He was beloved by those who worked with and for him, in part because of the atmosphere in the workplace. At The Sun, office politics was non-existent, and every section of the newspaper was considered equally important. Not so in the offices of Pulitzer and others, where internal competition was encouraged, leading to distrust and bad feelings among employees. Continue reading
This spring Simon & Schuster will publish Supreme City: How Jazz Age Manhattan Gave Birth to Modern America by Donald L. Miller, the John Henry MacCracken Professor of History at Lafayette College and author of several books about World War II. Miller also wrote the bestseller City of Century about Chicago, and his book Masters of the Air is currently in production with Spielberg and Hanks at HBO.
As its subtitle proclaims, the book examines how midtown Manhattan rose to become the nation and world’s capital of commerce and culture via mass communication – radio, film, music, printing – as well as architecture, spectator sports, and organized crime during the roaring 1920s. Continue reading
TRAIN: Riding the Rails That Created the Modern World-from the Trans-Siberian to the Southwest Chief (Viking, 2014) takes a global inventory of railroads while weaving a light history of this important mode of transportation and telling an entertaining story of an around-the-world rail journey by author Tom Zoellner.
From the birth of the locomotive in Cornwall, England, to traveling along the frozen trans-Siberian railroad with a past as dark as the arctic sky, and crisscrossing the antiquated yet magnificent Indian Railways, the world’s eighth largest employer, TRAIN examines the mechanics of these grandiose machines, and the impact on the societies through which they run. Continue reading
The Sesquicentennial for the Civil War honors a war which still rages on in America. An example of the ongoing nature of the war was seen in the dispute over a memorial to northern troops at Olustee, Florida, the site of the largest and bloodiest battlefield in the state.
The issue of a memorial to the northern troops who died there has been compared to the reopening of a 150-year-old wound. According to a report on the front page of the New York Times, John W. Adams, commander of the Sons of Confederate Veterans, Florida division, said “Old grudges die hard. And feelings run deep.” Another person with ancestors who fought on both sides said, “There are some, apparently, who consider this to be a lengthy truce and believe the war is still going on.” Continue reading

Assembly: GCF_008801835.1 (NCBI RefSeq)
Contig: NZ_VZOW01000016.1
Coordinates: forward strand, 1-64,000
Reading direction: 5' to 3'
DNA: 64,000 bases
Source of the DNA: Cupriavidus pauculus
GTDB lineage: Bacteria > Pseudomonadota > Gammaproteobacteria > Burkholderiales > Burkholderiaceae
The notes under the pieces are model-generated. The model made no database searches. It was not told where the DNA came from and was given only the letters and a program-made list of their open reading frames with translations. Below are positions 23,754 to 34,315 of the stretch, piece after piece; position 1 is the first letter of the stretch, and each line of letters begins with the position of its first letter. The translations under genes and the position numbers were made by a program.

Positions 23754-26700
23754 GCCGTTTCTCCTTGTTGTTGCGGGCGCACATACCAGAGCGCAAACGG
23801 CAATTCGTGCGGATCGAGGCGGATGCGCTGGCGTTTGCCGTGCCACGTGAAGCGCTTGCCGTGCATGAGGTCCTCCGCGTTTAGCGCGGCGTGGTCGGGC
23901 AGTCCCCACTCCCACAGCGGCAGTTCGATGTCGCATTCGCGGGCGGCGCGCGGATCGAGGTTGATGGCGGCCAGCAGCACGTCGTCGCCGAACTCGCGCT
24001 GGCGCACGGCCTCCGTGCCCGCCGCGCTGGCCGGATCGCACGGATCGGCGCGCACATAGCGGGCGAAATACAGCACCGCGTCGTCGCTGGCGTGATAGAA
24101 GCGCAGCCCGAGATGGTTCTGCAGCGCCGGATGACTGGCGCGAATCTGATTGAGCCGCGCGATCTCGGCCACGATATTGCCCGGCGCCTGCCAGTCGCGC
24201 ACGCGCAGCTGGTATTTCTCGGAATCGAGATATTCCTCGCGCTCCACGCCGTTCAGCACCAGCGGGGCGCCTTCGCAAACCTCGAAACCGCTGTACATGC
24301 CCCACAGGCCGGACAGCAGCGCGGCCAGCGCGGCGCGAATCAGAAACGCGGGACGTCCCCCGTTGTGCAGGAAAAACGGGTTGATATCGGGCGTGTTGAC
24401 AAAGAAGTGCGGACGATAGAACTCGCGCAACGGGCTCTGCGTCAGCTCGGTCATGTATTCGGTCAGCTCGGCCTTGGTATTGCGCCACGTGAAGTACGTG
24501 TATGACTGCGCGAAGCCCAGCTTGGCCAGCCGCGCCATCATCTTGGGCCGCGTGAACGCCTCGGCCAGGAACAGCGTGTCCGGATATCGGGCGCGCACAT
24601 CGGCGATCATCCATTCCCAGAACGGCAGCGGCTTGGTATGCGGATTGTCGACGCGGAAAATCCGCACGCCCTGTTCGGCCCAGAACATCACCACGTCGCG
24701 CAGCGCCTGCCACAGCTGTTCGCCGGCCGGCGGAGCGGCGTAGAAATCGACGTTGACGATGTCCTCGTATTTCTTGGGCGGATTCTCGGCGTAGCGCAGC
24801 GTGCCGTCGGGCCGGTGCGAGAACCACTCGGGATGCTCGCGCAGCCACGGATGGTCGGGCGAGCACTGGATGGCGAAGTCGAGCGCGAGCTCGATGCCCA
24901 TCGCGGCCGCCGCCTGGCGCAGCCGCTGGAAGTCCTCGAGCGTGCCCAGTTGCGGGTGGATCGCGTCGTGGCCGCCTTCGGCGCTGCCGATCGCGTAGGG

New York State offers a special window into African American history and American culture. It was a center for 19th century anti-slavery organizations, and home to Frederick Douglass, Harriet Tubman and many other Abolitionist and Underground Railroad leaders.
Nevertheless, anti-black discrimination remained an issue well into the 20th century, and the National Association of Colored People (NAACP) actually has its roots in the Niagara Movement, whose first meeting in 1905 took place on the Canadian side of Niagara Falls because members were turned away from hotels on the U.S. side. Continue reading
On December 18, 1867, the Buffalo and Erie Railroad’s eastbound New York Express derailed as it approached the high truss bridge over Big Sister Creek, just east of the small settlement of Angola, New York, on the shores of Lake Erie.
In a dramatic historical narrative, Charity Vogel tells the gripping, true-to-life story of the wreck and the characters involved in the tragic accident in The Angola Horror: The 1867 Train Wreck That Shocked the Nation and Transformed American Railroads (Cornell University Press, 2013). Continue reading
An ad like the one in the January 21, 1869 issue of the Malone Palladium which announced the opening of a new writing school in Malone, NY, was not uncommon during the post-Civil War era.
According to the ad, Professor T.M. Tobin, a former teacher at the Vermont Business College in Burlington, was offering to teach “ladies and gentlemen the Spencerian system of penmanship.”
Students were expected to provide their own foolscap paper, “good” ink, and pens. Tobin’s ad stated that specimens of his penmanship could be seen at the post office and that he would award a gold pen to the student who showed the most improvement. His fee for twelve lessons in today’s money was about $35.00, payable in advance. Continue reading